Posted by: episystechpubs | December 30, 2014

Editor’s Corner: Eleventh Day of English

On the eleventh day of English

My true love gave to me

This article from Business Wee-eek.

Just kidding. It’s from Business Insider and it is called The 11 Most Common Grammatical Mistakes and How to Avoid Them. These items may seem familiar to you—probably because we’ve covered them before. In fact, you have two options today. You can click the link (above) to read the article, or you can go back and read the associated Editor’s Corner articles. I’ve listed the headings for the common grammatical mistakes here, along with our blog links.

1. "Fewer" vs. "Less"

https://episystechpubs.com/2014/05/14/editors-corner-fewer-and-less/

2. "It’s vs. "Its"

https://episystechpubs.com/2013/11/25/editors-corner-its-vs-its/

3. Dangling Modifiers

https://episystechpubs.com/2013/04/16/editors-corner-rule-5-avoid-dangling-modifiers/

4. "Who" vs. "Whom"

https://episystechpubs.com/2012/08/02/editors-corner-who-whom-the-who/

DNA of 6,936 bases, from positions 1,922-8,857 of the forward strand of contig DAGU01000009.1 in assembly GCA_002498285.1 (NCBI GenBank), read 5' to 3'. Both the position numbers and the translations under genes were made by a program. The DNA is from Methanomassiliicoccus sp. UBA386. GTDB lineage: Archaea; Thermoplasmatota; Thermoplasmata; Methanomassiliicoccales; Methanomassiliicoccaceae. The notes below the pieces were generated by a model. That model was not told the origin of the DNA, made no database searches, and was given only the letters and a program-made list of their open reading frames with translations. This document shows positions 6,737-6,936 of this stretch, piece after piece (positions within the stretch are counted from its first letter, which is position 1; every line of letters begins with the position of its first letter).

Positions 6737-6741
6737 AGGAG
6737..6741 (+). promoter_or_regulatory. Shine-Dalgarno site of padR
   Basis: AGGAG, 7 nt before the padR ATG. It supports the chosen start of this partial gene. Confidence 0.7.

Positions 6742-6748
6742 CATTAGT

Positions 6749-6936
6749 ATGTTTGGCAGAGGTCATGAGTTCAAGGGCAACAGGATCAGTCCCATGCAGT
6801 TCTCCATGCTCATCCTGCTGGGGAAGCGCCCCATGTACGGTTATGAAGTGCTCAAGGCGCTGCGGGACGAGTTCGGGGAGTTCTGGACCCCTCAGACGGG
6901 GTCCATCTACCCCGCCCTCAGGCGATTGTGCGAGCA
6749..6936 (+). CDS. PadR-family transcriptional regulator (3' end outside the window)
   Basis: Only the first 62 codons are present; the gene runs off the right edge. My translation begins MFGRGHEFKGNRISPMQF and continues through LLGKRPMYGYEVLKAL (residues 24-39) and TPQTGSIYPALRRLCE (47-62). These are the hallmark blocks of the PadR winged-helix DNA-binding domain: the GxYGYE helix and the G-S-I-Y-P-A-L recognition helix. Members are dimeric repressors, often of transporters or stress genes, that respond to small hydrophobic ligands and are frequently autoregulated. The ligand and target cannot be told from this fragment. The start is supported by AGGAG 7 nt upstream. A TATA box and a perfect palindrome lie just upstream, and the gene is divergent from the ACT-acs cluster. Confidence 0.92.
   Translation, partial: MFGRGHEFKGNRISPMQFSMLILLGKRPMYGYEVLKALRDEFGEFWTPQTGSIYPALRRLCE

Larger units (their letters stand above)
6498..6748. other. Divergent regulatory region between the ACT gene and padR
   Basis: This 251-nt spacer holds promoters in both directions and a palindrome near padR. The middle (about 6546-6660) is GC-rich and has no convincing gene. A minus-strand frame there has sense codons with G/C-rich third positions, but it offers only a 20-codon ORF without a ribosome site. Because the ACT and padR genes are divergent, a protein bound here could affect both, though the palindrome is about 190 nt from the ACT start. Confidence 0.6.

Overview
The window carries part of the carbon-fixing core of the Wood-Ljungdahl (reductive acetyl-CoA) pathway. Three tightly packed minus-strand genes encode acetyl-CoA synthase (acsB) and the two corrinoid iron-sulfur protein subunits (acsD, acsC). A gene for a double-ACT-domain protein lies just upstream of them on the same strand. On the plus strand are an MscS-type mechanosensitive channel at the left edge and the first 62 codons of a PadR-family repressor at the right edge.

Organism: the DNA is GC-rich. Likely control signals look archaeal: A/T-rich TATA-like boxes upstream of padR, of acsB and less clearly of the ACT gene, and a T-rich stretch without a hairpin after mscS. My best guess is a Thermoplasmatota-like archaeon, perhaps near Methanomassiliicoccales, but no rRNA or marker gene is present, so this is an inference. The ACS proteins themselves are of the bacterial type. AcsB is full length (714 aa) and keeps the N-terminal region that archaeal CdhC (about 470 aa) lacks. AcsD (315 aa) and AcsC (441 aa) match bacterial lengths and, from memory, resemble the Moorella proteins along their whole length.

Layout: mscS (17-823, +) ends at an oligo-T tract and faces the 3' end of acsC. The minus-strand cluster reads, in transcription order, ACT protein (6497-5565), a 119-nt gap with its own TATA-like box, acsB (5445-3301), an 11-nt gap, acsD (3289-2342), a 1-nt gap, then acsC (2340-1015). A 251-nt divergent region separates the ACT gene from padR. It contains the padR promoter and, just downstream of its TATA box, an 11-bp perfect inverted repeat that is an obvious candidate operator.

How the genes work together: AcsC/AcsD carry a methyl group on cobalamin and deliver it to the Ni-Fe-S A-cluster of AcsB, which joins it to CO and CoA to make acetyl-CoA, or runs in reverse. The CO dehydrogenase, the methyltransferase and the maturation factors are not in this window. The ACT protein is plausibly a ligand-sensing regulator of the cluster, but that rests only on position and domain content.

5. Me, Myself, and I

https://episystechpubs.com/2012/08/15/editors-corner-me-myself-and-i/

6. "Lie" vs. "Lay"

https://episystechpubs.com/2013/03/15/editors-corner-lie-versus-lay/

7. Irregular Verbs

KC – We’ve had several articles on this topic, but haven’t made any generalizations about irregular verbs.

8. "Nor" vs. "Or"

https://episystechpubs.com/2014/08/19/editors-corner-eitheror-neithernor-use-these-examples-instead/

9. "Then" vs. "Than"

https://episystechpubs.com/2012/11/15/editors-corner-then-and-than/

10. Ending Sentences with Prepositions

KC – Business Insider says “…don’t do it — usually.” We say, sometimes it sounds better—never say never. I can’t find our blog articles on the topic, but here’s a good response to rants on the topic, from our local grammarian and verbivore, Richard Lederer:

http://www.utsandiego.com/news/2014/jan/18/tp-readers-decry-the-use-of-terminal-prepositions/?#article-copy

11. Subject (and Possessive Pronoun) and Verb Agreement

KC – Again, we handle verbs on a more individual basis and edit subject/verb issues when we find them. Perhaps this is an article for the future.

Kara Church

Technical Editor, Advisory


Leave a Reply

Fill in your details below or click an icon to log in:

WordPress.com Logo

You are commenting using your WordPress.com account. Log Out / Change )

Twitter picture

You are commenting using your Twitter account. Log Out / Change )

Facebook photo

You are commenting using your Facebook account. Log Out / Change )

Google+ photo

You are commenting using your Google+ account. Log Out / Change )

Connecting to %s

Categories

%d bloggers like this: